Moto-Baja

Motorcycling Mainland Mexico and Baja Peninsula

Motorcling Trip #4

10 days, 1,800 miles, Feb 2012

Ray & Jenny Jardine

Day 4 2012-02-09Day 4 page 4 of 10

Navojoa to La Paz

The weather forecast for today was for chubascos and tormentas, so we started riding at 9:00 am even though we had less than 100 miles to ride to the ferry terminal. What we were going to do the rest of the day in stormy weather, we hadn't a clue.

The rain squalls ("tormentas y chubascos") of the previous afternoon had dispersed overnight, and we rode off into a beautiful, clear, clean, and fresh day. We liked the ambiance of Navojoa, it was much cleaner and quieter than the larger towns to the north.

We pulled off the road for some cold drinks and snacks at a Oxxo store (Mexico's version of a Circle k or a 7-11). I backed into a parking spot next to the building and here I did something that I would never even dream of doing 40 years ago. I backed into the parking space right next to a policeman who was carrying an assault rifle. But today I felt no fear from the police, in fact, quite a bit safer. No one would dare take anything off the bike in front of a policeman with an assault rifle. Stepping off the bike I nodded a greeting to the officer and proceeded into the store.

Jenny and policeman, also with a truck driver who hopped in the photo.

Back outside, Jenny and I were eating our snacks and I got the feeling the officer was friendly, so I struck up a conversation in my crude Spanish and lo and behold the officer was very friendly. We talked for 15 minutes. Forty years ago, everybody feared the police because they were much more likely to be corrupt, and likely to pin a bogus charge on anyone, whether Mexican or foreign. But times have changed for the better.

We continued on south westward toward the sea. The road had been cut dramatically through the coastal mountains, and from the highest point we could see the flat coastal agricultural area. Fields after fields of corn, sorghum, sugar cane, potatoes, and possible tomatoes and other produce.

Jenny wears back protective armor under her riding jacket.

We rolled in to Los Mochis and a scene much like that of Ciudad Obregon, with chaotic traffic. After a few miles of this we left the city behind and enjoyed the riding once again to the port of Topolobampo, and the ferry terminal. We were there half a day early and wondering what to do, so first we stopped at a marina and sat down by water at a boat docks. We talked to a fellow who turned out to be the bartender at the yacht club. He invited us in, but we were just leaving. Jenny had her helmet on and I was talking to him for a couple minutes; he suddenly realized that Jenny was a woman, and he did a double-take. All along the way we've had several compliments that we're riding together, two bikes, a husband and wife team; somewhat unusual.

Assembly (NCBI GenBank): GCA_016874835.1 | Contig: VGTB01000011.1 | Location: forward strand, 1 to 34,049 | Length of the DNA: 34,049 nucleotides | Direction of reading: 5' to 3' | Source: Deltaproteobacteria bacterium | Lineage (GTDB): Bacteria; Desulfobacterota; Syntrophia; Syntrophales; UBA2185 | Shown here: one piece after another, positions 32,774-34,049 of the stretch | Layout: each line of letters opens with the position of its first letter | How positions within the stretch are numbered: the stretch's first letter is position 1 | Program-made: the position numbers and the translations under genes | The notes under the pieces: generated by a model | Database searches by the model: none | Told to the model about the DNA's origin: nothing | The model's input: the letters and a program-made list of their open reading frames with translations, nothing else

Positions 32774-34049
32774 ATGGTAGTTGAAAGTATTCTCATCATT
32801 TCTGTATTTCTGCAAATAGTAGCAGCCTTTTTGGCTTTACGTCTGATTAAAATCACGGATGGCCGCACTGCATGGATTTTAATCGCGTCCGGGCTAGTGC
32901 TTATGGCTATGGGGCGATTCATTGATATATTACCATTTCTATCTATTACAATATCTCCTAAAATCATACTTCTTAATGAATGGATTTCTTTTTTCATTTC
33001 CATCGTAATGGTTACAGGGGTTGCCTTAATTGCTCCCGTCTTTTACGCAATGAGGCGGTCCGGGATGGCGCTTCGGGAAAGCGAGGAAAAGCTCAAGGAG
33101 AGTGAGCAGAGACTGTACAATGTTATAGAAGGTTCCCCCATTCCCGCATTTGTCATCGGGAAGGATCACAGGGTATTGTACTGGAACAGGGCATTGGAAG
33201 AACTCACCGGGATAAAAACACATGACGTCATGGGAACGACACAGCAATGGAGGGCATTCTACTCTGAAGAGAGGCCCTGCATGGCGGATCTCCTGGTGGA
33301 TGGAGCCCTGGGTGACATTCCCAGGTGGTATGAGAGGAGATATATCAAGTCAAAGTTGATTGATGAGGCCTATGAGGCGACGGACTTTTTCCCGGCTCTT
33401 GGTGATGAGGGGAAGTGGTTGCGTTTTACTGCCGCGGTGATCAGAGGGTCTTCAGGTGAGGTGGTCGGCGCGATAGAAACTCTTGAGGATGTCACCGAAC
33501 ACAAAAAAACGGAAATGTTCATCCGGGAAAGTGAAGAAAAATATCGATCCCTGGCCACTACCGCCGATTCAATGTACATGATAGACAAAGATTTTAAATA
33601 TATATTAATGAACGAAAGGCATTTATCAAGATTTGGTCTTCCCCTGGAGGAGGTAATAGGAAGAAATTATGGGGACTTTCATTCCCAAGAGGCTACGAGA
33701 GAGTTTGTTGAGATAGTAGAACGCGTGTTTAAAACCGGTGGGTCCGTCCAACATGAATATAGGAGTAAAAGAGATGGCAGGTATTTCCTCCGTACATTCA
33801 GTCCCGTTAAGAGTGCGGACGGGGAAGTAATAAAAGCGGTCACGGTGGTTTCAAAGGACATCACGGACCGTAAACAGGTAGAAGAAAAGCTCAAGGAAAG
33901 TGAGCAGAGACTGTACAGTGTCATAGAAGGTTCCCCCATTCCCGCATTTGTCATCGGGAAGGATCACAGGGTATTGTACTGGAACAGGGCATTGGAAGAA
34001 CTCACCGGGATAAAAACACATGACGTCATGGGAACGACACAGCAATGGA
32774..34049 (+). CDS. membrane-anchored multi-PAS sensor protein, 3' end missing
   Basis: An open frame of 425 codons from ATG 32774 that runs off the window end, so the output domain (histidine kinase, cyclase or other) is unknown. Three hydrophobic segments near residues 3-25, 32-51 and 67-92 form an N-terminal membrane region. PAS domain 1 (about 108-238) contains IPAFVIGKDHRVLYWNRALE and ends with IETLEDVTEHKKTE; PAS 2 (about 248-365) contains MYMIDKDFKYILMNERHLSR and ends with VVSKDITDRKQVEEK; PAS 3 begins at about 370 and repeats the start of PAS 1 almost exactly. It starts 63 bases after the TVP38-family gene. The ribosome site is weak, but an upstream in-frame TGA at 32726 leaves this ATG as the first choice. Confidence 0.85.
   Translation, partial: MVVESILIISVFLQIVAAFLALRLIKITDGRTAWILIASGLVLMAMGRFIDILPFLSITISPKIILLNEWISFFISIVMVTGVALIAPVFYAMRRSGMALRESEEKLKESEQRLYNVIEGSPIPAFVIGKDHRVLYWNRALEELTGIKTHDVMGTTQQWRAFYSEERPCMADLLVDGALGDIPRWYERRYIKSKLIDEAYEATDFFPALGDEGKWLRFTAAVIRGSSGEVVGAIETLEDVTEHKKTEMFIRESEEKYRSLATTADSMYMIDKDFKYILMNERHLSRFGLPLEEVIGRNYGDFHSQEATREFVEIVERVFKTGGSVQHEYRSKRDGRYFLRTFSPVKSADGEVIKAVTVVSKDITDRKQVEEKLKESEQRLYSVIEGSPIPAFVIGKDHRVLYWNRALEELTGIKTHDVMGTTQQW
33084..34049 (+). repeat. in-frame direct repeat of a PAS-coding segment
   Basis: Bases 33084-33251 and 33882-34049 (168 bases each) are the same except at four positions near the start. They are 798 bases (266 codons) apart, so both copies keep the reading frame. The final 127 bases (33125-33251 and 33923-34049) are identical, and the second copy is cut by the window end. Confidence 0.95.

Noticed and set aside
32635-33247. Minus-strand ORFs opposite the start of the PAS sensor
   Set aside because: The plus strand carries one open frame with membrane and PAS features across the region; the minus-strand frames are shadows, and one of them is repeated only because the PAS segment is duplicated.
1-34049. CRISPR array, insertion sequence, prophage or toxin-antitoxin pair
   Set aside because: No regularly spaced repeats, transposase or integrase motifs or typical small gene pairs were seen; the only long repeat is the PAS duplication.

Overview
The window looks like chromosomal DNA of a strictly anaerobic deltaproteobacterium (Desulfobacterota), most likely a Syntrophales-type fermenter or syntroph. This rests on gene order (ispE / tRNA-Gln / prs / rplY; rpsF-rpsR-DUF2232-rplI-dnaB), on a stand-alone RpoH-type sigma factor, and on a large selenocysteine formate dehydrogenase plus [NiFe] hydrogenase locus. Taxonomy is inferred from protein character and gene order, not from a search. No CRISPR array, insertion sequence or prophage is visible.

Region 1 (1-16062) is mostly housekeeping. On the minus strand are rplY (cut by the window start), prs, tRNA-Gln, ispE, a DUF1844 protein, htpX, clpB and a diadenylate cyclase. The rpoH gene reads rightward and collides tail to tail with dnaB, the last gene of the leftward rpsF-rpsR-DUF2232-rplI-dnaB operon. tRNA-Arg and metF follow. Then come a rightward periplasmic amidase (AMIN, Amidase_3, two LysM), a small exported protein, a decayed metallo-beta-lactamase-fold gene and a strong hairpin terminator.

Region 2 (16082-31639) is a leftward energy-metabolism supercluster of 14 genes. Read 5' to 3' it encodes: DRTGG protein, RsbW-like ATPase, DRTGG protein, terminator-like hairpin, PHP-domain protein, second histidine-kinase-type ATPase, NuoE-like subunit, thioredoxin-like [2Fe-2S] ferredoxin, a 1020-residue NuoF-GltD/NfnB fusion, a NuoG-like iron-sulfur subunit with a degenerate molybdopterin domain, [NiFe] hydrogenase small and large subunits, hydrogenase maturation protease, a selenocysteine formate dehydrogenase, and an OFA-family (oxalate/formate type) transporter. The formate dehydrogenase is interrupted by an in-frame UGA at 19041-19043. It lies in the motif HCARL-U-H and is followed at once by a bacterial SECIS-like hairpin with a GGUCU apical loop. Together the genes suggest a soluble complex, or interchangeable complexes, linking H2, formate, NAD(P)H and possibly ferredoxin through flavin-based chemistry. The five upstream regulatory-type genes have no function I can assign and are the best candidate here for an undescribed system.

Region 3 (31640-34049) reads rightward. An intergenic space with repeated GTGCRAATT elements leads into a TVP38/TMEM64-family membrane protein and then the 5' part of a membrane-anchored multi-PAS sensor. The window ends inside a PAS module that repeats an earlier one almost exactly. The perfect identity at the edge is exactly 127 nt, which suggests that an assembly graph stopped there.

We spent the next several hours doing what we enjoy the best, riding the bikes. This time north east toward the mountains. We thought we would start up toward Copper Canyon, but the mountains were too distant for a comfortable afternoon ride, so eventually we turned back.

Lunch stop in Los Mochis

Sopa de Maricos, for those who have a cast-iron stomachs. Delicious!

Back at the ferry terminal we got our tickets, although we had previously paid for them online. Darkness came, and more trucks and autos and passengers arrived. They put us and our two motos at the start of the short passenger line, directly in front of a family from La Paz. The family wanted to pose the three children in front of our motorcycles for a picture on their camera, so Jenny draped our riding jackets over the youngsters and they were so pleased.

Then the army started arriving, each soldier dressed in fatigues and carrying an assault rifle. Initially they were quite aloof, they wouldn't even look at anyone. But again, we were not worried about them. More and more arrived, until there were a few hundred troops. They were all boarding the same ferry. By and by,one fellow strolled by and struck up a conversation with us. Lo and behold, this fellow was quite friendly without letting up his professional guard. He was from Vera Cruz, and he said it was very safe there. He has been in the army for 7 years, and I asked him about the dangers surrounding the drug problems, and he said very dangerous, the danger is real. He said there are only 3 areas in Mexico that are safe: Baja, Vera Cruz, and somewhere else I can't recall.